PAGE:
We all love a story in which the dark and ugly turns glorious and good. A story where a creature so hideous no one dared look on it turns into a handsome prince, the cowardly lion takes courage and protects others, Cinderella rises from the mop bucket to become queen and rule kindly, Pinocchio turns into a real boy, Scrooge becomes generous . . . they become everything they never thought they could be – transformed.


As humans we love stories of transformation where a person is not just improved but made new. The story of mankind that God is writing does not end with justice but with transformation.


Micah 6:8 was written to people in need of transformation. Though the book’s tone is one of judgment, the theme of restoration cannot be missed. The God of all creation sees and cares about the most vulnerable and weak. He cares enough to warn his own people that they are also vulnerable and weak. He urges them and we are urged to be humble, to love mercy and to be just. That is, in fact, required by God.


Maybe the simplest way to increase humility and mercy is to intentionally grow in justice. While only God can transform he has clearly stated what he requires from us. Justice is:

  • Straight Forward: In Isaiah 1 and Micah 5 there are basic commands: stop doing bad and selfish things and do good. Take care of the weak, lift up the poor, free the oppressed and feed the hungry.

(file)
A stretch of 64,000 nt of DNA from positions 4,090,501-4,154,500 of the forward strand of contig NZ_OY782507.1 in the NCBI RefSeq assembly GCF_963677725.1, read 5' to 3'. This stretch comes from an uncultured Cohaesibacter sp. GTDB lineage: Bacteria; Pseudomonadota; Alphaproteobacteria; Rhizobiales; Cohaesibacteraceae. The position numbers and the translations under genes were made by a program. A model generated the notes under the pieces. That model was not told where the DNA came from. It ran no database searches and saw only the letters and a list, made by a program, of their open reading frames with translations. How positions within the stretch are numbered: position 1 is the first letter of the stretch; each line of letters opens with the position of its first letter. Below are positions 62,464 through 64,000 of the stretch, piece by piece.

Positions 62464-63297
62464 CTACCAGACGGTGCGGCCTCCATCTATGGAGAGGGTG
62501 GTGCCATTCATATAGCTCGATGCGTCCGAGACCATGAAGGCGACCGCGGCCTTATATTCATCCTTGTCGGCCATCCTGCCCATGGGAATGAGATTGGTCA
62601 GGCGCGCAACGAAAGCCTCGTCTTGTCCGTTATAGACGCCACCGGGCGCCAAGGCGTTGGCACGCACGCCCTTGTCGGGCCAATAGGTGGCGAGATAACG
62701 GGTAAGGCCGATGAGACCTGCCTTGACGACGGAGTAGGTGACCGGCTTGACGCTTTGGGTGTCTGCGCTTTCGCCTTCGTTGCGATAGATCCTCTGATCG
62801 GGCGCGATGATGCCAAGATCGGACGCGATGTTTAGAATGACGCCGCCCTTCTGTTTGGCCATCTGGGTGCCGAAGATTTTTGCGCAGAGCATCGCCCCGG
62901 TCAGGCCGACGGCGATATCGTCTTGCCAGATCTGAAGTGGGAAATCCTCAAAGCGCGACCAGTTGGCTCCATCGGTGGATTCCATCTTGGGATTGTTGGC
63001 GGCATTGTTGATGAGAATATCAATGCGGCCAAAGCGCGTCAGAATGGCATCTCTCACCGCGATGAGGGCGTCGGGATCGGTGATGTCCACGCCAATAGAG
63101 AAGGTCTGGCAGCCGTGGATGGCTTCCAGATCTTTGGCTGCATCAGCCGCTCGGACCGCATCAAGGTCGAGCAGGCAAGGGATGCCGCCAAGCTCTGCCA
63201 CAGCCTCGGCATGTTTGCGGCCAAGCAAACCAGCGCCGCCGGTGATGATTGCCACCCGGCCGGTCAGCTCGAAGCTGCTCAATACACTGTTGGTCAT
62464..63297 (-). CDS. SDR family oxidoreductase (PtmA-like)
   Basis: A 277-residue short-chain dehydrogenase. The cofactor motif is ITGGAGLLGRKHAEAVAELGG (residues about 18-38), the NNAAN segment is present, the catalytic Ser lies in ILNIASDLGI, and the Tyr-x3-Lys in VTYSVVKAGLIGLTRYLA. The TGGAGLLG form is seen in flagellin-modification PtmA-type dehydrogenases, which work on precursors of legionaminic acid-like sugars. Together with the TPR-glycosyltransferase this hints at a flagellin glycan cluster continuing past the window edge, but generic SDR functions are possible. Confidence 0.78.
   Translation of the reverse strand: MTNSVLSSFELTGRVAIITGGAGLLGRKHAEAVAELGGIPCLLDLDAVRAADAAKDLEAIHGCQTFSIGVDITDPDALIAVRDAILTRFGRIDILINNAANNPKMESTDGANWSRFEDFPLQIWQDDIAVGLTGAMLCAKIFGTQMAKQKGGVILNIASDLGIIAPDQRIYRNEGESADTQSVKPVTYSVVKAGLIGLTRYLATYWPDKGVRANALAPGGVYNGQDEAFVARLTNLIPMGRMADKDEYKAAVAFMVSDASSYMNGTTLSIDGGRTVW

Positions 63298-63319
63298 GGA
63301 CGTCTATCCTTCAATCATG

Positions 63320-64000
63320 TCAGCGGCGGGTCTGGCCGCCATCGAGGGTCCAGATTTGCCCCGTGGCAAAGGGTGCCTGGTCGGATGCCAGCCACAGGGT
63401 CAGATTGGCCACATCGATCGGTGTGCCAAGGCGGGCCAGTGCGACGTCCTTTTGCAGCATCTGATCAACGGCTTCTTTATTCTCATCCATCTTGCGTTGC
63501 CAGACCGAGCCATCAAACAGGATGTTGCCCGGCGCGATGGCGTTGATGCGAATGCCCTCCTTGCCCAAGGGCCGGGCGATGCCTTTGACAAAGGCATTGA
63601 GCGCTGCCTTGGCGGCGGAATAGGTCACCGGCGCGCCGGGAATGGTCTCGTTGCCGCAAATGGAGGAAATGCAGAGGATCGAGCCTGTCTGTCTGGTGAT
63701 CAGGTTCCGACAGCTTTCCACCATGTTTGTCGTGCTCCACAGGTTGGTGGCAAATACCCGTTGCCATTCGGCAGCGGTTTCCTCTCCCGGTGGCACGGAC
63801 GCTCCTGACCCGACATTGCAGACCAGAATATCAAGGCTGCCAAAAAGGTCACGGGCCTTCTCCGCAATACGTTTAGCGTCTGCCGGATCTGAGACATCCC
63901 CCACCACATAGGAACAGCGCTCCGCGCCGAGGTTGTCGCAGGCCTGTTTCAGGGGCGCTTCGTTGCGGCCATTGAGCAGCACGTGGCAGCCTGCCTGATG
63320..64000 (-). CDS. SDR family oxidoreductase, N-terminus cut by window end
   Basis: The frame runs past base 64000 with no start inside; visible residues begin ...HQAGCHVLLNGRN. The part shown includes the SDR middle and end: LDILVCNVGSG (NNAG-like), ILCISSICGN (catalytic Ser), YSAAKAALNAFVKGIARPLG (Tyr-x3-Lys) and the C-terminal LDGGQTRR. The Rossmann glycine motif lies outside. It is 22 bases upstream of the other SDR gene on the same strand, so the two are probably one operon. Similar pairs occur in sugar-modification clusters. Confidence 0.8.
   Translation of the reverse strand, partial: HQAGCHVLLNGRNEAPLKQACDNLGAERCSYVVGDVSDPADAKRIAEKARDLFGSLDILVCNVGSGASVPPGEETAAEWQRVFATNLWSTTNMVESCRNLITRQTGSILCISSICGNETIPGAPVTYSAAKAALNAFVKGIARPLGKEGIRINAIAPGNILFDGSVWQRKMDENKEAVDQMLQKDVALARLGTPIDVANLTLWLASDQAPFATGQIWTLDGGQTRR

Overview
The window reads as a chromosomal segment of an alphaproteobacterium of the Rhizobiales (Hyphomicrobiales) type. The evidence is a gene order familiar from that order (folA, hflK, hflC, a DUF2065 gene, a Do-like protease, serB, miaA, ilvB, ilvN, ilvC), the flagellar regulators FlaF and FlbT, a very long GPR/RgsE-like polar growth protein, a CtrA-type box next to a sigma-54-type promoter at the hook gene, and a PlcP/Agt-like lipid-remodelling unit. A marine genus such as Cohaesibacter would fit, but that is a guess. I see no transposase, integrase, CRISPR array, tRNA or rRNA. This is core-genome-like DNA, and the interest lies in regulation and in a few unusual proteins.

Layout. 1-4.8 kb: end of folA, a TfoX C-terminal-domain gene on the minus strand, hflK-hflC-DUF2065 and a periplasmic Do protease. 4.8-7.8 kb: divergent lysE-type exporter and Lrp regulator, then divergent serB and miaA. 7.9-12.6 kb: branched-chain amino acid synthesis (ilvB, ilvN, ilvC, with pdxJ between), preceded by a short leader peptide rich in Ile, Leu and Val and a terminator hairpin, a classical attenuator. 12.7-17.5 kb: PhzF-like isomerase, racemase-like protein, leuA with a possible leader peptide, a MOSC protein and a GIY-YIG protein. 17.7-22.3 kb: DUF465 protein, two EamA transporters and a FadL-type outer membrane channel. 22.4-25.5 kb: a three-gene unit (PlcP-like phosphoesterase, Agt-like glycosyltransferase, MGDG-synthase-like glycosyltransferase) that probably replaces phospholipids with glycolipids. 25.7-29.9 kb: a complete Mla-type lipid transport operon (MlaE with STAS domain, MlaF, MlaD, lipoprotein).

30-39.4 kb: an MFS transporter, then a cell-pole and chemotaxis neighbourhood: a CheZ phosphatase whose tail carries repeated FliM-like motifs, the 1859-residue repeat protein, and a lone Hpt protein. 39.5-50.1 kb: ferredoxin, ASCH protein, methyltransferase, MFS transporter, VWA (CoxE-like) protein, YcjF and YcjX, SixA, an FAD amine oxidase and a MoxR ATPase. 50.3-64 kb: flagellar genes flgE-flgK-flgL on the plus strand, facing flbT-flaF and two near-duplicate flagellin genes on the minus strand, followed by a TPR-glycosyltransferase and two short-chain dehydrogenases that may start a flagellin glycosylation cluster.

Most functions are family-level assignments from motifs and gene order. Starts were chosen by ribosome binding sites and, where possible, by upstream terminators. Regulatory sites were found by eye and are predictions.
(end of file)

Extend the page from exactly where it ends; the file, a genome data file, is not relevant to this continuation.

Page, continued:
• A Way of Life: God wants justice – not in fits and starts or here and there. God wants justice to permeate, penetrate and restore people. He wants justice to refresh the weary, to ease the thirst of the downtrodden. God wants justice to wash away injustice. He wants it to soak in and nourish our relationship with one another. Like a never-ending river, God wants justice to flow day and night
  • Us, Not “Us and Them”: Unfortunately, we often take on a rescuers mentality, but the people we serve are able to teach us much about life and they bear the image of Almighty God. They are to be valued and their skills, gifts and abilities understood to better the community. See
  • Using the chainsaw first and then, maybe, the tweezers: We have to confront the beam in our own eye (Luke 6:42). Jesus’ admonition has an almost instant humbling effect reminding us we are in need of transformation.


Our culture of consumerism and greed set us up as “haves and have-nots”. This attitude must not be transferred into our pursuit of a just life. In fact, justice in not what we eagerly await but transformation by God’s grace and Christ’s work. The gospel brings us the opportunity, desire and power to adhere to God’s requirements of humility, mercy and just living.


As mortals we are, by God’s grace and through the work of Christ, being moved from darkness into his light. He is causing us to take courage and teaching us to rule kindly in his kingdom. Part of us must love those stories of transformation and truly find fulfillment in helping others because we long to see God’s complete work in our own lives and world.


For real life stories of how the Gospel is transforming lives around the world be sure to check out World Renew’s website at